Singer Aleksandr Vasil’yev apparently played as a child for FC Spartak Leningrad,1 and comments that the entire male population uses football to discharge negative energy, thus connecting No. 5 in my Top 10 Russian football songs with the name of Vasil’yev’s band. Splin is the OED’s spleen2 – “Excessive dejection or depression of spirits; gloominess and irritability; moroseness; melancholia” – which the Russians may have borrowed from us via the French. The French regarded this type of spleen as endemic to the English, a view reflected by Wilkie Collins in Woman in White – “‘Poor dear Percival!’ cried Count Fosco, looking after him gaily; ‘he is the victim of English spleen!'” And the Russians followed them in this – see e.g. Aleksandr Chudinov‘s 1894(?) Dictionary of foreign words and Pushkin’s Yevgeniy Onegin, here translated by Henry Spalding:
His malady, whose cause I ween
It now to investigate is time,
Was nothing but the British spleen
Transported to our Russian clime.
The stadium’s full of people – time to start the match
Time to start the match … Time to start …
Polnyy stadion narodu – vremya nachinat’ match
Vremya nachinat’ match… Vremya nachinat’..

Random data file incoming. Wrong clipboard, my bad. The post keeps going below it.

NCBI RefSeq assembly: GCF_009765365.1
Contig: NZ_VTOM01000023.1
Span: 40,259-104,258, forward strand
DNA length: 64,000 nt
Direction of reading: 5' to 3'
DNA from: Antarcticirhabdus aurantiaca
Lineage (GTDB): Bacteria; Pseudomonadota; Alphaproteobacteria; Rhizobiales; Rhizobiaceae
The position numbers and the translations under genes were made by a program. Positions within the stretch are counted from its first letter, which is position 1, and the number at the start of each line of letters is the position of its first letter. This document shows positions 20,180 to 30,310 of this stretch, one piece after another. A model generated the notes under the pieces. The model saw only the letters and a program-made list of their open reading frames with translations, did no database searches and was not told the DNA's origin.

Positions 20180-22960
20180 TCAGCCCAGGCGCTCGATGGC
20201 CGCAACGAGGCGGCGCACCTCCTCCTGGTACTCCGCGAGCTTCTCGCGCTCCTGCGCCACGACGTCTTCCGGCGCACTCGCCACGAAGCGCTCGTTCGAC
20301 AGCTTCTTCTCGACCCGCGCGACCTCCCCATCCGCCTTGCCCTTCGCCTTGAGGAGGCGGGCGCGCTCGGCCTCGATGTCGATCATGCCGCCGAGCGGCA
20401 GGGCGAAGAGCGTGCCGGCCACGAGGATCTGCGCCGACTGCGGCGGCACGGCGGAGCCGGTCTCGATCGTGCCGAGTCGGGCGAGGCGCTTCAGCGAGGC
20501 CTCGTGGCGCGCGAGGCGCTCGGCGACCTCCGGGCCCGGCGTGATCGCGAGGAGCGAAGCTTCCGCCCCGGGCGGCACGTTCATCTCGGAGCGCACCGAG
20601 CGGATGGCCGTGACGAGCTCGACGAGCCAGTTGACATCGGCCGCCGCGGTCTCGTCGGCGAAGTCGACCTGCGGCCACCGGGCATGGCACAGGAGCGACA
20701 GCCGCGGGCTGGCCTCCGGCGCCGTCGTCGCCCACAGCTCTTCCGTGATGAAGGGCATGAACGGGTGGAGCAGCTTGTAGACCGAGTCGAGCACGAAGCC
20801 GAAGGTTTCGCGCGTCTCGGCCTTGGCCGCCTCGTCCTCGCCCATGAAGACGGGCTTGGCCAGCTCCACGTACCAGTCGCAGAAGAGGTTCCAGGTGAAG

In the lyrics Vasil’yev slags the provincial (Sverdlovsk) reggae of my No. 10, Argentina-Yamayka 5-0, by Chayf, in what I take to be a reference to an away (cup?) match at FC Ural Yekaterinburg. Apparently the World Cup has finished, and I was already having doubts about this project, but I will not abandon it, for No. 4 is quite marvellous.
You may like Splean’s Bonnie and Clyde, or you may not:
Splin is apparently often used for the soundtracks of Aleksei Balabanov’s films, of which I have unfortunately seen none.
Anecnotes [ + ]
|1.||⇑||WP says, however, that the professional setup was disbanded before he was born.|
|2.||⇑||Unhappily for childish souls, spleen, the mammalian abdominal organ, is selezenka in Russian.|
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